Accept sadness as a normal part of a child’s coming to terms with adoption. Don’t deny your child this feeling or rush him or her through it. Even children adopted as infants, with no memory of their birth parents, will experience these losses, issues, and feelings. This is a part of adoption, not only for the adoptee, but also for the birth parents and adoptive parents who grieve what might have been. Your own understanding of adoption issues will better prepare you to respond to your child’s questions and feelings. However, if your preschooler seems sad or angry much of the time, seek help. Extreme behaviors or moods (control issues, withdrawal, apathy, extreme fearfulness, poor appetite, aggressiveness) may result from unresolved grief. If your child shows these behaviors, look for a therapist or counselor who specializes in young children and truly understands adoption. Ask other adoptive parents for recommendations whenever possible.

Address Adoption Fears and Fantasies

Young children who have already lost one home might be very fearful of losing another. This may lead to increased insecurity. Fears may take the form or sleeping or eating difficulties, nightmares, separation difficulties, nervousness, or increased allergies and illnesses. Here are some things you can do to build your child’s physical comfort level and emotional security:

Build a Safe Environment

Install night lights, buy soft cuddly clothing, prepare favorite foods, and give your child extra attention. Whenever possible, keep important tops, clothes, and other objects from your child’s past. Establishing consistent routines and rules will also help your child feel safe and secure.

Let Your Child Know That You Will Always Be There

Reassure your child that your family and home are permanent. If your child was adopted past infancy, he or she may experience separation anxieties. When you leave the house, make sure to point out that your departure is temporary. Ease the child into visiting a new location or getting to know a new caregiver. Talk in advance about where he will go, what he will do, and when you will come to get him. Visit the site together if possible. Help your child select a comfort item from home to bring along or to play with together later at home. Always pick him or her up on time.

Acknowledge Fantasies

Many children fantasize about an alternate family life. Some children dream of a “real” mother who never reprimands or a father who serves ice cream for dinner. The fantasies of an adopted child may be more frequent or intense because another set of parents really exists. Accept your child’s pretending or wishing without defensiveness.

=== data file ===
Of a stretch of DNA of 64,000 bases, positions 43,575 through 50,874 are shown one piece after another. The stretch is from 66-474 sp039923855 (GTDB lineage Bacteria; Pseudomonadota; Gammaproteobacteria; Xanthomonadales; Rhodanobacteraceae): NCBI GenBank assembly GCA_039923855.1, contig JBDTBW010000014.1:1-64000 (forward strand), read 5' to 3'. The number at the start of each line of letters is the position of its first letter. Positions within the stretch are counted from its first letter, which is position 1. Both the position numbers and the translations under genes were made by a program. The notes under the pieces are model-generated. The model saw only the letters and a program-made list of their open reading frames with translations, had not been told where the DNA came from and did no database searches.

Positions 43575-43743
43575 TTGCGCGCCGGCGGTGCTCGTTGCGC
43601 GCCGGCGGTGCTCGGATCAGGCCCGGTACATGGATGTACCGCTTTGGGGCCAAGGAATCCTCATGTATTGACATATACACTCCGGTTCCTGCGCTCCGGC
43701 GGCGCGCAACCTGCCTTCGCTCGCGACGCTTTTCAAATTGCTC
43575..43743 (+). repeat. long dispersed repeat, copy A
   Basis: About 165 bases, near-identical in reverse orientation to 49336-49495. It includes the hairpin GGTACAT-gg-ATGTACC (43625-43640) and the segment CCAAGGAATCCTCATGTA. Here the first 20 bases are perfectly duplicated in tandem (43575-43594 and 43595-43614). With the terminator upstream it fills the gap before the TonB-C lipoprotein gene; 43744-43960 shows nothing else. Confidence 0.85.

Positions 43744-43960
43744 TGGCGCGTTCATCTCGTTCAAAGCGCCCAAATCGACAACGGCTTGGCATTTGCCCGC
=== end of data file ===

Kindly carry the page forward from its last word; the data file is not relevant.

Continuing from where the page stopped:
Give Your Child Permission to Talk About Birth Family

You can even take the lead by saying, “I bet your birth mom thinks about you,” or “I wonder if your birth dad had such clear blue eyes like yours.” Teach your preschooler that it is okay to care about both adopted parents and birth parents.

Incorporate Adoption Into Family Traditions/Rituals

The preschool years are a wonderful time to start family rituals that celebrate your child’s cultural heritage. They are also a good time to celebrate the role of adoption in forming your family. Birth parents and grandparents can be remembered on Mother’s Day and Father’s Day by special cards, prayers, or candle lightings. International adoptive families can celebrate significant events of their children’s countries of origin, such as the 15th of September (Guatemalan independence) or the Chinese New Year. In addition to a birthday celebration, your family can develop a special way to acknowledge the child’s “adoption day.”

Be Sensitive to Daycare/Preschool Concerns

Parents often wonder whether they should talk to their child’s teacher about adoption or the child’s past. A good rule to follow is to share only the information needed to ease the child’s adjustment and to keep your child and his or her classmates safe. Ask that adoption be included in materials and discussions. Consider donating appropriate picture books about adoption. Help teachers use positive adoption language and be aware of situations that may be hard for adopted children (for example, assignments involving bringing in baby pictures, creating family trees, or discussing family histories).

The preschool years are when children become aware of physical and cultural differences. They can also learn some basics about the different ways families are formed. Ask the school to include books, dolls, and playthings to represent cultural, ethnic, and family diversity.

Continue to Preschool: Discipline Considerations or return to Adoption Parenting


Child Welfare Information Gateway. (2009). Parenting Your Adopted Preschooler. Washington, DC: U.S. Department of Health and Human Services.